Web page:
Here's something surprising: when Paul and I aren't eating protein from our farm, we eat a mostly vegetarian diet. In fact, I would say that we actually eat more meat than we would like -- some of our products are prone to freezer burn, and once their quality deteriorates we pull them from our sale shelves and bring them in to our personal freezer, where we and the dog slowly work our way through the backlog. (Side note, this is one of the many reasons our dog is such a spoiled brat.) One thing that never happens? We never have any leftover chicken! By dint of their small sizes and our relatively low poultry production, we almost always sell out.
I never buy chicken from a standard grocery store; aside from the bland flavor and watery flesh of the average grocery store bird, their lives are brief and cruel, living in confinement as little eating machines, with growth rate trumping all other concerns. The main exception is when we eat out; we will often make an exception to order a chicken dish at a restaurant, figuring that while a factory farm chicken's life is rough, it's not as rough as a confinement pig's or cow's. Unfortunately, I've been down with a mild case of probable COVID-19 this week (and self-isolating in the bedroom so as not to infect Paul), so cooking has been low on the list of priorities; last night we decided on the route of least resistance -- Chinese take out. We usually get one tofu dish and one chicken dish, but Paul inexplicably demanded shrimp Kung Pao instead.
What changed? The day before, Paul had come across the latest documentary from Morgan Spurlock, known for his "Supersize Me" film a decade ago. In this follow up film (shelved for a couple of years when, in the wake of the Me Too movement, Spurlock confessed to his own history of sexual harassment), he does something crazy -- he buys* a farm to raise chickens, so he can see just what goes into making a fast food chicken sandwich.
A middle aged know it all, buying a farm? This is my kind of crazy!
Despite Spurlock's need to thrust himself in front of the camera, the film itself is full of great content, from the inequities facing family farmers to the slick marketing guiding our "healthy" choices as eaters. As more and more people ask when we are FINALLY going to have some chicken back in stock, I confess that I have thought about buying some faster growing birds than our beautiful, independent Bresse and Icelandic chickens... but it turns out, even the most free-range friendly meat birds take a good 9-12 weeks to grow out. (Our Bresse take 16-20 weeks.) Meanwhile, the Cornish Cross birds we buy at the supermarket? Ready for slaughter in just 8 weeks -- but that speed come with a price. (Warning -- there is graphic content in the video linked below.)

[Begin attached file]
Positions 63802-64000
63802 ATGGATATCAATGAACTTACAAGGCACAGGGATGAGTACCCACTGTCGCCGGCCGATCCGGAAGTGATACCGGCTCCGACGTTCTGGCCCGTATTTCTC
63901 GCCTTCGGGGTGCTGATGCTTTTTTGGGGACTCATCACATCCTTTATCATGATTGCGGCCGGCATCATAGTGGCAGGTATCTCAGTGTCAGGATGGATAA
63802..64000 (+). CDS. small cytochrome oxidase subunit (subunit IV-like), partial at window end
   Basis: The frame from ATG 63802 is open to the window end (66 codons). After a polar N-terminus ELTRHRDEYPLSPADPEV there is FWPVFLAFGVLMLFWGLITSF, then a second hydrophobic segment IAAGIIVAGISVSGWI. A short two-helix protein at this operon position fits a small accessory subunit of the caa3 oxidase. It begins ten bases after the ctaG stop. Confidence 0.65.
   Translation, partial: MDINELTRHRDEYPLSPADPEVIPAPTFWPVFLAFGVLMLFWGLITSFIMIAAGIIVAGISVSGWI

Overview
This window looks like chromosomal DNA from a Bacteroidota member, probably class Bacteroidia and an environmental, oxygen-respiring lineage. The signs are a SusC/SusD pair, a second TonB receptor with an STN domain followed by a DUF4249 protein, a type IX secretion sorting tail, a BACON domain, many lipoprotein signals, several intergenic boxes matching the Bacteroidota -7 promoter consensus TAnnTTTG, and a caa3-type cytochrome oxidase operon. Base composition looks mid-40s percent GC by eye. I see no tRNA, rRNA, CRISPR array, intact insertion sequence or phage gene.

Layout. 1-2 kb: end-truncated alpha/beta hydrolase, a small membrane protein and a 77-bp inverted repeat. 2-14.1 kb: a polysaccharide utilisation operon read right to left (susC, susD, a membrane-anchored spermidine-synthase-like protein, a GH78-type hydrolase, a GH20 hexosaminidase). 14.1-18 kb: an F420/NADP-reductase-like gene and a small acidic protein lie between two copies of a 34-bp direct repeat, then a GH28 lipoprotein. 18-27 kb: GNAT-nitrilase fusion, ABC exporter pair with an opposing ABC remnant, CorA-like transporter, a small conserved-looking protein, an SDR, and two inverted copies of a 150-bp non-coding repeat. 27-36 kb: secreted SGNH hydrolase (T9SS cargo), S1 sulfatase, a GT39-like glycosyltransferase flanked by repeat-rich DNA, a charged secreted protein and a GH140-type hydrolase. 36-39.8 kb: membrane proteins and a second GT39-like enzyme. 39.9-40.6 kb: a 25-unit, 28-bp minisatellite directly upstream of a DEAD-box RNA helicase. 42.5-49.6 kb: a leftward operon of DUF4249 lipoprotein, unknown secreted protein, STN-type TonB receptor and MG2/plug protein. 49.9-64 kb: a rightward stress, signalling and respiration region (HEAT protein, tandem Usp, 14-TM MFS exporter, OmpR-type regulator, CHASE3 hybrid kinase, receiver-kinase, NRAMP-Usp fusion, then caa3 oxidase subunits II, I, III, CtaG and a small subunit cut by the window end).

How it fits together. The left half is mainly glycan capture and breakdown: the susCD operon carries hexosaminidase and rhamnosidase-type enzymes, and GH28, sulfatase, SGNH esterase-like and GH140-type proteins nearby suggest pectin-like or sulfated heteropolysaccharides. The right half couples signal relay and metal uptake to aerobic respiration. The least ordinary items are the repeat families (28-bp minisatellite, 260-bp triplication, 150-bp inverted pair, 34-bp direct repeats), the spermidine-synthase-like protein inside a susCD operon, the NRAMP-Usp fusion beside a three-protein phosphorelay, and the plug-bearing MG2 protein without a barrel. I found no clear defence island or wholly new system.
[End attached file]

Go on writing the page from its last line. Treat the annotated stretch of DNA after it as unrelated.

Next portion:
In six weeks, raised indoors on standard feed, Spurlock has 6 lb birds. It would take us 20 weeks to get to the same size with our Bresse chickens. I don't think that there is any comparison in terms of flavor, but of course not all would agree. But I never have to worry about my birds growing so fast that they collapse under their own weight. Their legs -- and wings -- carry them wherever they like. Hell, this morning their chicky appendages carried them not just to the neighbor's house, but over into the field beyond. (Fortunately, not planted yet.) They have another month of adventures before they return to their chicken makers, and I am hoping they don't eat the Block's seeds before then.
How could we ever compete? In one manner, we accept that we can't -- you wouldn't use our chickens to make a $5 sandwich. You make a special Coq au Vin because you want that $30 chicken to be worth the investment. Our business model for raising chicken is predicated on the contradictory notion that you really should be eating less chicken, because what's out there is poor quality, churned out at the expense of bird, farmer, eater, and environment.
When my grandparents (and parents, to a lesser degree) were growing up, meat was a special occasion food -- you didn't just get to chow down on it every meal, because it was raised without the shortcuts that we now all take for granted. Its cost reflected its value. While I think that many more farmers could be raising at least some of their chickens the "old-fashioned" way, it's not a way that can scale up to make a lot of cheap food. It can only make good food, to savor one bite at a time.
There are a few things that this film makes me reflect on that surprise me. For example, because I can raise 100 birds "our way" but not 10,000, it's also not a good way to make a living as a farmer -- but the surprising thing is that the other way is not really much better, financially, for the farmer. Also, legally, a grocery store bird is not any less free range, all natural, or hormone free than the chicken we raise, although I also think that the differences between an industrial system and our own are plain as day; the only way for the consumer to know the difference is to be able to know the farmer and the farm. This is part of the reason why we are always very happy to have our customers visit and look around, because we can offer that peace of mind.
And finally -- nobody "needs" to eat meat every single day. We would rather see everyone eat a lot less meat, but make sure it's the kind that is good for the farmer, the animals, and the planet.
As we get closer to our May harvest date, we will share more reflections on the poultry industry in America, and why we think we are bringing you the best product possible with our American Bresse chickens.
*NB -- Spurlock does not actually buy a farm, but rather leases a large chicken house from a farmer in Alabama and has them do most of the work of raising the chickens. Similarly, the restaurant he "opens" was a pop-up only open for a few days. He is fairly straightforward about this info during the film.